Ground Breakers: As BHP seals OZ deal, copper stores continue to run dry
BHP (ASX:BHP) is inches from putting a ring on OZ Minerals (ASX:OZL) after shareholders voted to take the plunge and sign up to the $9.6 billion cash takeover at a meeting held online and at OZ’s Adelaide Airport office this morning.
While OZ chair Rebecca McGrath faced a small flurry of questions from long-time holders with an uncouth emotional attachment to their stock, including one bloke disappointed he would no longer be able to trade off the pollution from his vintage car by investing in EV metals, OZ’s acceptance of the $28.25 per share cash offer has been largely a foregone conclusion since it received the ‘fair and reasonable’ label from independent experts Grant Samuel last month.
98.33% of votes cast by OZ holders were in favour of the scheme of arrangement, with 88.34% present at the meeting or with proxy representation supporting the tie-up in what McGrath and MD Andrew Cole later called a “strong endorsement”.
The scheme will be confirmed at a Federal Court hearing on Monday morning, with implementation expected on May 2.
Copper, the main commodity mined by OZ and one of BHP’s largest strategic priorities, is trading a tick under US$9000/t at the moment.
Weak demand in the inflation-fighting West has been offset by a recovering China and poor supply story.
According to ANZ’s John Bromhead this morning, inventories at the LME hit their lowest level since 2005 on Tuesday and have fallen since.
“Industrial metals traded higher as investors weigh supply constraints against weakening demand due to slowing economic growth,” he said this morning.
“Investors are cutting their bullish bets in major metals in the face of rising recession risks. We believe China’s strong demand could offset some demand weakness in developed markets.
“Credit growth in China was faster than expected in March, according to data from the People’s Bank of China on Tuesday. There’s also rising expectations of more monetary easing in Asia’s biggest economy, as Beijing tries to support the country’s recovery.
“Copper inventories in the LME’s global warehouse network fell to 56,800t, extending declines after reaching their lowest levels since 2005 on Tuesday.”
It has prompted some OZ holders of the more sentimental variety to ask, at the last minute, why sell up?
Copper demand is expected by many analysts to double by the middle of the decade as electric vehicle and renewable manufacturing rises to replace fossil fuel emitting transport and electricity.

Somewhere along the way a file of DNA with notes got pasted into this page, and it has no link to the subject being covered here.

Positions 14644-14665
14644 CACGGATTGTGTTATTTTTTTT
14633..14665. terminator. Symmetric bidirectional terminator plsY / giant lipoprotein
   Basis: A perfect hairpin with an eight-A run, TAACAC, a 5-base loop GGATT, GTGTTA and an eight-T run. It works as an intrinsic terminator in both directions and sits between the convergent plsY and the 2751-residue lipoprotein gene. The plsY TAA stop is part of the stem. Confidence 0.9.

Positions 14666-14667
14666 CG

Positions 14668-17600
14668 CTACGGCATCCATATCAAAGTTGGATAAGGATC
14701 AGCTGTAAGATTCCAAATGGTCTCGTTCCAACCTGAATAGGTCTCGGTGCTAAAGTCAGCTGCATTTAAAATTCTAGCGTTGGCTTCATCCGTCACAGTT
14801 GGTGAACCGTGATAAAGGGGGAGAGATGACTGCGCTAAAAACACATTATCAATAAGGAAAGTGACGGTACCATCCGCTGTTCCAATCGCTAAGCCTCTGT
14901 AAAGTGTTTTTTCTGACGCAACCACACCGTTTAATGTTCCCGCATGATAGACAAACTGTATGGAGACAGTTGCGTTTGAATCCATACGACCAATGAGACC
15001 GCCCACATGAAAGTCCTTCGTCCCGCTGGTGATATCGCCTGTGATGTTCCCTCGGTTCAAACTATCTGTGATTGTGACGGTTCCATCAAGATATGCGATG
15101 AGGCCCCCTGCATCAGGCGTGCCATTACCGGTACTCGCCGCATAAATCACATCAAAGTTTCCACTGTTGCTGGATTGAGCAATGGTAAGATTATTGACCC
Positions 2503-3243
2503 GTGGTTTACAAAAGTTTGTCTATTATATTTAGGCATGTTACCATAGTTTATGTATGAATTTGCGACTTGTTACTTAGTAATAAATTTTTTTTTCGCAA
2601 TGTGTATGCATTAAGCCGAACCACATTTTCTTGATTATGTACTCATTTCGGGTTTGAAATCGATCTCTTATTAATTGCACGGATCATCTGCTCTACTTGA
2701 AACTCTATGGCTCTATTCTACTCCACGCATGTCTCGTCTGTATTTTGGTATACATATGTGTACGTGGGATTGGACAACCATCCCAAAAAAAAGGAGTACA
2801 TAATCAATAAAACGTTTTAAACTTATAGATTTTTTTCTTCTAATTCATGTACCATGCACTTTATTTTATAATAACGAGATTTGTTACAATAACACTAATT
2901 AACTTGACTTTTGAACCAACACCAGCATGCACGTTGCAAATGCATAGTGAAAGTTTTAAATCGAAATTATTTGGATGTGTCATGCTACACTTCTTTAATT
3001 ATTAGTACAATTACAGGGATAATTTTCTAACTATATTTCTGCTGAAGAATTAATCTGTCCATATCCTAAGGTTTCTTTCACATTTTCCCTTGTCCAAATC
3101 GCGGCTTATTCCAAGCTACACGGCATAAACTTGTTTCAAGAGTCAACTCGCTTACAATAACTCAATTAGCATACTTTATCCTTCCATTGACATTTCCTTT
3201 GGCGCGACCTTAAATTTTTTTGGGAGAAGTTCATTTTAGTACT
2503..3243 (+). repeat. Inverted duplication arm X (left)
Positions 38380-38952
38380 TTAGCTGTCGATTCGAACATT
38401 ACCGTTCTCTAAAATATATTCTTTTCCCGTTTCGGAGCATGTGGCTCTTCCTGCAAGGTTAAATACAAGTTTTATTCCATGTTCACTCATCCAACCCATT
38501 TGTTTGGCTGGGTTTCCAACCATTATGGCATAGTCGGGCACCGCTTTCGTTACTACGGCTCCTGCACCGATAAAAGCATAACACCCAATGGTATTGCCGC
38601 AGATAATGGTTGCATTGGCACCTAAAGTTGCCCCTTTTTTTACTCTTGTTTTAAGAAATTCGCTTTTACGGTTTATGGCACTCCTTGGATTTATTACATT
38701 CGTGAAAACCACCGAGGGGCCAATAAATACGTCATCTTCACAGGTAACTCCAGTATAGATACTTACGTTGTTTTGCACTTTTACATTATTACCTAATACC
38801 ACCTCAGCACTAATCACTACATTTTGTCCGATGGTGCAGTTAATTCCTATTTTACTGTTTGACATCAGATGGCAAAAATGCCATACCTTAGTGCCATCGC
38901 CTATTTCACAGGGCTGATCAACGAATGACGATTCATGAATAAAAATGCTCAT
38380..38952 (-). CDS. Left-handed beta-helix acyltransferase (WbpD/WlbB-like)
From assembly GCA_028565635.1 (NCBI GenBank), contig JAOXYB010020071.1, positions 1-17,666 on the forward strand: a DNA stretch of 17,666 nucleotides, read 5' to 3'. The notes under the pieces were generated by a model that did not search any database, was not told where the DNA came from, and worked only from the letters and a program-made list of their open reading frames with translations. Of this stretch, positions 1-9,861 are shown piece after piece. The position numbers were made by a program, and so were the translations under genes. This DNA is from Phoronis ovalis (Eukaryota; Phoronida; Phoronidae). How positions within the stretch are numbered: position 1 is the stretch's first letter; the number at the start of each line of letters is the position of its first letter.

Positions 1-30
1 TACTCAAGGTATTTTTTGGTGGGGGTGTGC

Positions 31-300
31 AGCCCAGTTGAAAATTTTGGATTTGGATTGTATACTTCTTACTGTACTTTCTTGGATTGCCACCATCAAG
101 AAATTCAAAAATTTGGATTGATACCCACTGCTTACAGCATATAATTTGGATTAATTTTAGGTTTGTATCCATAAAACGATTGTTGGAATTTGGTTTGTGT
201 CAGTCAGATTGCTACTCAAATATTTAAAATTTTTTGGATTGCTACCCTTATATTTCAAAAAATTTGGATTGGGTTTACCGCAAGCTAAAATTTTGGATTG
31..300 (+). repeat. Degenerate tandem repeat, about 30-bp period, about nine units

McGrath said the decision to sell into the BHP bid had nothing to do with short term weakness in the copper price.
“We certainly don’t and have not come to this recommendation just on short term copper price,” she said in response to questions.
“Our role is to be stewards of the company and look at the long term and we’ve … most certainly taken that into consideration when we considered this offer. We considered it very carefully and … there was an initial offer that was considerably lower that we rejected quite promptly.
“But after considering the options for the company, its growth prospects, risks that are … in the market of being in a commodity market like copper, the risks inherent in the business that we do and the risks associated with funding and other attributes of long term strategy, we felt that this offer was compelling and that’s why we have recommended it to you today.”
Attention will now turn to BHP’s long term plans to incorporate OZ’s Prominent Hill and Carrapateena copper mines into its South Australian copper-gold business centred around the Olympic Dam deposit and whether it pushes ahead with the $1.7 billion development of OZ’s West Musgrave nickel and copper mine in WA.
The big question will be has BHP overpaid or will the coming copper shortage make the deal a steal in hindsight?
As OZ shareholders voted to say toodle-oo, the rest of the materials sector was as middle of the road as you could get, literally breaking even in morning trade.
There was a bounce for Whitehaven Coal (ASX:WHC) after it fell on a guidance cut yesterday.
At $2.76, LTR continues to trade well beyond the $2.50 cash offer it rejected from Albemarle last month to take out the company and its 500,000tpa Kathleen Valley lithium mine.